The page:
After growing up in a musical household, and playing gigs with his father, Lovano studied at Berklee School of Music in Boston. He came to international attention as a tenorist in Woody Herman's big band from 1976-9.
In the 1980s, as well as playing regularly with the Mel Lewis Orchestra in New York, Lovano became a byword for versatility, playing soprano, alto, tenor and baritone saxophones, not to mention flute, in a bewildering variety of styles and contexts, from bebop to free jazz, and from small groups with drummer Paul Motian and guitarist Bill Frisell to the big bands of Carla Bley and Charlie Haden.
As the 1980s went on, Lovano increasingly led his own groups, and has done so consistently since the beginning of his contract with Blue Note records, marked by the release of his album Landmarks in 1990. He has recorded in groups of varying sizes. At the smallest, these range from duos with pianist Gonzalo Rubalcaba and a series of trios documented on his two-volume Trio Fascination CDs, whereas one of the largest is a big band project with composer and conductor Gunther Schuller, playing neo-classical 'third stream' music.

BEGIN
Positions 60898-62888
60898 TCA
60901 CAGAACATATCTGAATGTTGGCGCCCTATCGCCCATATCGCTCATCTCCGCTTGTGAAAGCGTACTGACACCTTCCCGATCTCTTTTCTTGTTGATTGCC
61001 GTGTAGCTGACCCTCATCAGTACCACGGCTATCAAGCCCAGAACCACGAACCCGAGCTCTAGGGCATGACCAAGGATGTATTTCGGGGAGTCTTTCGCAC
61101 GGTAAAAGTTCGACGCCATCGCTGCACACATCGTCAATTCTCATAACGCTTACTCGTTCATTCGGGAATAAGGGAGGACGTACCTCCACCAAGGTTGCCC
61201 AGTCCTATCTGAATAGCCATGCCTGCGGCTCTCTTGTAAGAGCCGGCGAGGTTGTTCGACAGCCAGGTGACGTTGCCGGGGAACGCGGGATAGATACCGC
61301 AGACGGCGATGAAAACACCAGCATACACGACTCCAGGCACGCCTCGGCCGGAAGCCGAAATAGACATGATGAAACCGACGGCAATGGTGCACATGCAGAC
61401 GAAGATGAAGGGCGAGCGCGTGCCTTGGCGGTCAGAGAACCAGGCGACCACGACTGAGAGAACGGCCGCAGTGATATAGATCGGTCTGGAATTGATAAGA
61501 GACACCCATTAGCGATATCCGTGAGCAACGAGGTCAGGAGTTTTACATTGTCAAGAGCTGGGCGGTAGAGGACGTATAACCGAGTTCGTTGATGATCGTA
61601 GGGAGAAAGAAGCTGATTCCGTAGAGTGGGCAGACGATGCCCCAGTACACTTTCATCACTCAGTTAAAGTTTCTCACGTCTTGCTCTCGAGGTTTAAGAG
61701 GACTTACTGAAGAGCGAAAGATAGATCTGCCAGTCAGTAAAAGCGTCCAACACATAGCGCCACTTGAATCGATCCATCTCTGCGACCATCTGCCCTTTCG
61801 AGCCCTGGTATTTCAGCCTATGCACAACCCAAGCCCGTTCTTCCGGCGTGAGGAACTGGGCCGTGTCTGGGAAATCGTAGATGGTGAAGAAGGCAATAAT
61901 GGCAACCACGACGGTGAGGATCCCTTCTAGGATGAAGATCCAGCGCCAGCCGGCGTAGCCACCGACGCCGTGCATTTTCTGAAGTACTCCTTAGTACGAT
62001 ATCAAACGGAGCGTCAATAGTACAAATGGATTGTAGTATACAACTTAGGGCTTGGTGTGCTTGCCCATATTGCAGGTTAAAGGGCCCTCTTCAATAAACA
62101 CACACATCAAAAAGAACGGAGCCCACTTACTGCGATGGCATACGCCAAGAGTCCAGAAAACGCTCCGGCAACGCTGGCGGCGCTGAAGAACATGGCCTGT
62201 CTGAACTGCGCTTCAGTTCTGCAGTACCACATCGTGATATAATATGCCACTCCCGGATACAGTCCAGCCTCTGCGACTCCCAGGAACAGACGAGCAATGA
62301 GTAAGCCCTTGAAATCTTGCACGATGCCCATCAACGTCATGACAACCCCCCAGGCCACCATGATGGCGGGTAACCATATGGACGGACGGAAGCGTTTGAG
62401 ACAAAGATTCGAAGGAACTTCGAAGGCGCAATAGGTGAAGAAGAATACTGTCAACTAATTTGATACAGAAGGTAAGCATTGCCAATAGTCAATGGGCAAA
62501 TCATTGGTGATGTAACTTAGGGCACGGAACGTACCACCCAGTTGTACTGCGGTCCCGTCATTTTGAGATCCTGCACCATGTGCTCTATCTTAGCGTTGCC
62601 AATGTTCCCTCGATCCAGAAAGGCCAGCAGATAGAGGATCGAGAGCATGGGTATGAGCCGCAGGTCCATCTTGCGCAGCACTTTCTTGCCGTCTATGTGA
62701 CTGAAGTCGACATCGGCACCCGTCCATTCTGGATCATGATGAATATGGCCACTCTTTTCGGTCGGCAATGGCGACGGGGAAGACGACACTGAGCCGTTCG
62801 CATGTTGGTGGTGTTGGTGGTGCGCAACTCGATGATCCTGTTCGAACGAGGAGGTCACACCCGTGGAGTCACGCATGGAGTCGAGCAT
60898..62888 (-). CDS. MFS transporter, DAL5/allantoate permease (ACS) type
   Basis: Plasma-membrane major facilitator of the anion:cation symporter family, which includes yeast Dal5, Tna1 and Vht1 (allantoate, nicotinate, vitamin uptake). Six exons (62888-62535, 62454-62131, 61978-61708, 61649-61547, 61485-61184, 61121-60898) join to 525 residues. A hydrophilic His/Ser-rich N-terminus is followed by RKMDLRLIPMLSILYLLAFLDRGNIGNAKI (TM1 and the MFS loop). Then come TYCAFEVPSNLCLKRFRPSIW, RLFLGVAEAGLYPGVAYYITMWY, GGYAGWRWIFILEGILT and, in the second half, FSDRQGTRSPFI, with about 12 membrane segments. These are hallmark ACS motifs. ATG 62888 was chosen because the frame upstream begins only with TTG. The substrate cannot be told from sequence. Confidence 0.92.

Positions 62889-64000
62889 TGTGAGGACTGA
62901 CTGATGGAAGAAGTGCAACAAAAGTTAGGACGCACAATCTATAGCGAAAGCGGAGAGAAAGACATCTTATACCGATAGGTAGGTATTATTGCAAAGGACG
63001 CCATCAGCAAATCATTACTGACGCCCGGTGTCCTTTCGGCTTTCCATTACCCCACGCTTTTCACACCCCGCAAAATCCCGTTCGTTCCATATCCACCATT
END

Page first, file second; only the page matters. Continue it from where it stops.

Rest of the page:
The main characteristics of Lovano's playing are a boundless confidence, which gives great authority to everything from his bebop style tenor solos as a guest with bassist Ray Brown's trio to his experimental soprano sax playing in duo with pianist Kenny Werner (a fellow Berklee alumnus). In 2001, Lovano returned to Berklee as Gary Burton professor, to lead several student ensembles, and to communicate his huge breadth of knowledge and experience to younger players.